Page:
Seeth in himself and in the flowers.
Everywhere about us are they glowing,
Some like stars, to tell us Spring is born;
Others, their blue eyes with tears o'er-flowing,
Stand like Ruth amid the golden corn;
Not alone in Spring's armorial bearing,
And in Summer's green-emblazoned field,
But in arms of brave old Autumn's wearing,
In the centre of his brazen shield;
Not alone in meadows and green alleys,
On the mountain-top, and by the brink
Of sequestered pools in woodland valleys,
Where the slaves of nature stoop to drink;
Not alone in her vast dome of glory,
Not on graves of bird and beast alone,
But in old cathedrals, high and hoary,
On the tombs of heroes, carved in stone;
In the cottage of the rudest peasant,
In ancestral homes, whose crumbling towers,
Speaking of the Past unto the Present,
Tell us of the ancient Games of Flowers;
In all places, then, and in all seasons,
Flowers expand their light and soul-like wings,
Teaching us, by most persuasive reasons,
How akin they are to human things.
And with childlike, credulous affection
We behold their tender buds expand;
Emblems of our own great resurrection,
Emblems of the bright and better land.
Charlotte Bronte |
ARRANGING long-locked drawers and shelves
Of cabinets, shut up for years,
What a strange task we've set ourselves !
How still the lonely room appears !
How strange this mass of ancient treasures,
Mementos of past pains and pleasures;
These volumes, clasped with costly stone,
With print all faded, gilding gone;
These fans of leaves, from Indian trees
These crimson shells, from Indian seas
These tiny portraits, set in rings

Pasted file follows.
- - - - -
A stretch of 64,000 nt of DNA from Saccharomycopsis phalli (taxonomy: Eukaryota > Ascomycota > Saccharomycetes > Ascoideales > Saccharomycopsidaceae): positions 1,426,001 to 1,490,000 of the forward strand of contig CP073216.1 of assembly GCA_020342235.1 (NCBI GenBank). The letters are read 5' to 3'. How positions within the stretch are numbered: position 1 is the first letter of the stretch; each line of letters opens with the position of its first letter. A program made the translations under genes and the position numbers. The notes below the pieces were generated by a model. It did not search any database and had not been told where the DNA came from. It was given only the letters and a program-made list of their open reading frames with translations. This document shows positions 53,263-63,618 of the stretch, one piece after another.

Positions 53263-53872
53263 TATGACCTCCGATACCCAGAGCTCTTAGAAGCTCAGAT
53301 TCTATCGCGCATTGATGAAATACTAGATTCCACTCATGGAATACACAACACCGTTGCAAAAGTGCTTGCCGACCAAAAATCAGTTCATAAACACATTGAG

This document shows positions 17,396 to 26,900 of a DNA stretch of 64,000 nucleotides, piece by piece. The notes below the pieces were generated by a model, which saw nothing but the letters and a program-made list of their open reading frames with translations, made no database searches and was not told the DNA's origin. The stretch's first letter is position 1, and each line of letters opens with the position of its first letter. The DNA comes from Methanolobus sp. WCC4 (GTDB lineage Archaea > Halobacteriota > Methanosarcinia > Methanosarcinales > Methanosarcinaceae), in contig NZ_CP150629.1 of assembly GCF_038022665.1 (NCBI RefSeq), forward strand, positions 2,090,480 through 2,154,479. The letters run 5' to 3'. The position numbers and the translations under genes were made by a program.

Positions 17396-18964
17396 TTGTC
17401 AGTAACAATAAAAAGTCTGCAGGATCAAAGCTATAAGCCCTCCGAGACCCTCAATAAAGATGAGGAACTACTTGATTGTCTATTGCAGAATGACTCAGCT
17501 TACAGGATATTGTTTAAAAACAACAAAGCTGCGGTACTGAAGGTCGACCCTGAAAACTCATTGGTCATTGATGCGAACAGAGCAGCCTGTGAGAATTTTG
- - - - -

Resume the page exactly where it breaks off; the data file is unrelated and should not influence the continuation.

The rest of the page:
Once, doubtless, deemed such precious things;
Keepsakes bestowed by Love on Faith,
And worn till the receiver's death,
Now stored with cameos, china, shells,
In this old closet's dusty cells.
I scarcely think, for ten long years,
A hand has touched these relics old;
And, coating each, slow-formed, appears,
The growth of green and antique mould.
All in this house is mossing over;
All is unused, and dim, and damp;
Nor light, nor warmth, the rooms discover
Bereft for years of fire and lamp.
The sun, sometimes in summer, enters
The casements, with reviving ray;
But the long rains of many winters
Moulder the very walls away.
And outside all is ivy, clinging
To chimney, lattice, gable grey;
Scarcely one little red rose springing
Through the green moss can force its way.
Unscared, the daw, and starling nestle,
Where the tall turret rises high,
And winds alone come near to rustle
The thick leaves where their cradles lie.
I sometimes think, when late at even
I climb the stair reluctantly,
Some shape that should be well in heaven,
Or ill elsewhere, will pass by me.
I fear to see the very faces,
Familiar thirty years ago,